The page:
HILLIARD (FBW)—Betty Crews, a member of River Road Baptist Church in Hilliard, has penned a recently released account of her long recovery from a devastating car accident in December 2003. She says she wrote Be Lifted Up to give hope to those who need to be “inspired to walk by faith through the fire of trials.”
Crews and her husband Ronnie were on their way to Jacksonville, a 30-minute trip from their home, when their F-10 pickup truck was forced off the road by an oncoming minivan. The truck crossed both lanes of traffic, flipped and ended up in a ditch. Betty Crews, not buckled in a seat belt, was ejected from the truck at 55 mph.
She began her long journey of healing in the trauma center of Shands Hospital in Jacksonville where she was diagnosed with a severe concussion, a compound fracture of her left arm, a broken left ankle, a cracked rib and several cuts. During her 12-day stay in the hospital, an external fixator, a device to hold bones together was attached to her left arm, and she was confined to a hospital bed.
“Somewhere along the way, I surrendered the freedom to think for myself. And what’s more, I lost the will to even care,” she wrote. “My independence and self-esteem were gone.”
She was transferred to a nursing home for rehabilitation, but a life-threatening reaction to medication sent her back to the hospital on New Years Day 2004. After a short stay, she returned to the nursing home, not far from where members of her extended family lived. Members and Pastor Bill Tyler of Cedar Bay Baptist Church, where her three sisters and a brother attend, were frequent visitors at the nursing home.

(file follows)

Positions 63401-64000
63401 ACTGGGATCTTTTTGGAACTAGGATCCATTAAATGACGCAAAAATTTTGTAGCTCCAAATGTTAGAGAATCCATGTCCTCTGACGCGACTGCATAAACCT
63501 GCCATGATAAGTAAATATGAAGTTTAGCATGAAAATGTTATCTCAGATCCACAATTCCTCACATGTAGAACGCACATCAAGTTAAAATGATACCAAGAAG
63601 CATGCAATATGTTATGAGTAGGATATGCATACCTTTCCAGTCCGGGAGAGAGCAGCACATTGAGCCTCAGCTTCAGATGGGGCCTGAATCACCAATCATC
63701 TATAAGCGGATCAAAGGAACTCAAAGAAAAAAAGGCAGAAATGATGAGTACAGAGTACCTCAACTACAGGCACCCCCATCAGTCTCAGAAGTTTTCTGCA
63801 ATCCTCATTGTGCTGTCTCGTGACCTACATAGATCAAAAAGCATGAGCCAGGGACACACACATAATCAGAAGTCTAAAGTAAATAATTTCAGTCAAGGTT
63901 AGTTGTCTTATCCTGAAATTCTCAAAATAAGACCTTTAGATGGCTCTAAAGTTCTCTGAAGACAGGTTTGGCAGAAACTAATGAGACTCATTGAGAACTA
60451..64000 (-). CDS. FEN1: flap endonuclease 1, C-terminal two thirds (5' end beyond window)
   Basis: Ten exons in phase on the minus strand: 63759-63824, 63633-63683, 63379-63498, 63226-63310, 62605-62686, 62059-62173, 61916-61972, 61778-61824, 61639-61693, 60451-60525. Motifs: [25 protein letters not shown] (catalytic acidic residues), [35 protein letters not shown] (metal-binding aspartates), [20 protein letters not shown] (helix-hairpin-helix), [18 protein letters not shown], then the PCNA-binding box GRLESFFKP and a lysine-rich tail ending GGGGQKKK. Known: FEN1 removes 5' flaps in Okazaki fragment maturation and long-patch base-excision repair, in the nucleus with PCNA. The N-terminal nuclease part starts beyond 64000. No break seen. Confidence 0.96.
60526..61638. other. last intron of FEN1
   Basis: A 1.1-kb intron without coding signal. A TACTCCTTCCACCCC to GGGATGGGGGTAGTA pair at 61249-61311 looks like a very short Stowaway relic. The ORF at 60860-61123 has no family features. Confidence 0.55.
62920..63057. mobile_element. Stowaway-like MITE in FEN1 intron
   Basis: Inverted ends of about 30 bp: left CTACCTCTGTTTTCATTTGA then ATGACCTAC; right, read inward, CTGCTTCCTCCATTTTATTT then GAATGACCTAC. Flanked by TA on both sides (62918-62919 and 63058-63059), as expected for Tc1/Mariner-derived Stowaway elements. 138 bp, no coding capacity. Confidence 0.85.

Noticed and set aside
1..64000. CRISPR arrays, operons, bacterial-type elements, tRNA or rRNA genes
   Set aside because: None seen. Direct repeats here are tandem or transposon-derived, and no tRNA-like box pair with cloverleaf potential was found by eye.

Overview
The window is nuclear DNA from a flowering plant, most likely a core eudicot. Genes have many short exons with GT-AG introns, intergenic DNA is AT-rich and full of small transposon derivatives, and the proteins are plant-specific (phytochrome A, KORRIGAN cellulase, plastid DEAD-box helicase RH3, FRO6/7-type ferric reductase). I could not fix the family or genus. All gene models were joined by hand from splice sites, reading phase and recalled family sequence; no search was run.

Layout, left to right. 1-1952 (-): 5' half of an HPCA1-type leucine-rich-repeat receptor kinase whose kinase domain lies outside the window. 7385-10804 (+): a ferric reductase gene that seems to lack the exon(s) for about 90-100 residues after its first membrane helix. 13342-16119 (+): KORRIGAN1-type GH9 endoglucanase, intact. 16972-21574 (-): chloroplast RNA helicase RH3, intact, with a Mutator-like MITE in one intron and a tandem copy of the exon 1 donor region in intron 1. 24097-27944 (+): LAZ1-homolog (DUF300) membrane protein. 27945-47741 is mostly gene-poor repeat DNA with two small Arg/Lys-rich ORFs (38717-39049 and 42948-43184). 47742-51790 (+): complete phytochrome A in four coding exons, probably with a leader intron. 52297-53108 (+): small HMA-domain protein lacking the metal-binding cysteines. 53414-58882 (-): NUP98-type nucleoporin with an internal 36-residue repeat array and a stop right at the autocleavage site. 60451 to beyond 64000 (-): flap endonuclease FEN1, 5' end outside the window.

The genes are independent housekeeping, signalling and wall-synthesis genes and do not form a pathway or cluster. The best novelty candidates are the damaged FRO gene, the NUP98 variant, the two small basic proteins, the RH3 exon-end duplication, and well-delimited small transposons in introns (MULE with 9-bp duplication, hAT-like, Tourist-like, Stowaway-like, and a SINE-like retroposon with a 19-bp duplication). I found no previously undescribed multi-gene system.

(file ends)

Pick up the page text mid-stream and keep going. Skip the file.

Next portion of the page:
“Without the prayers of Cedar Bay and other supporters, we never would have survived those trying ordeals,” she wrote.
Since her recovery, Crews has led a women’s retreat for the church that ministered to her.
She developed empathy for nursing home residents, especially elderly patients whose heart’s desire is to return home.
“I empathized with them completely. I, too, was confused and perplexed. Where is home anyway?” she wrote. “I was living so close to their state of existence that peering into their eyes only reflected my own helplessness. It was difficult, if not impossible, to visualize victory on the mountaintop while I was struggling in the valley.”
She developed an infection in her arm that required more surgery, and another hospital stay, but she returned to her home in Hilliard two months after the accident. Her children and grandchildren surrounded her there.
However, “the unsettling waves of depression continued to sneak up and blind-side me from time to time,” Crews wrote. Only weeks later, an infection in the bone of her arm necessitated more surgery to remove the external fixator. Another surgery in October 2004 replaced her elbow with a metal device, and inserted cadaver bone to facilitate healing.
Her Christian friends continued to pray for her, and amped up their prayers when they sensed some of Crews’ struggles were spiritual warfare.
“I believe [these Christian ladies brought] some heavy spiritual artillery,” Crews wrote.
Orthopedic surgeon Michael Fitzpatrick, who guided Crews medical care, wrote in the forward of her book that “45 percent of those in severe accidents suffer post traumatic stress disorder, and approximately 10 percent suffer major depressive episodes.” He said what prevailed for Crews was her “belief in her family, her friends, and her faith.”
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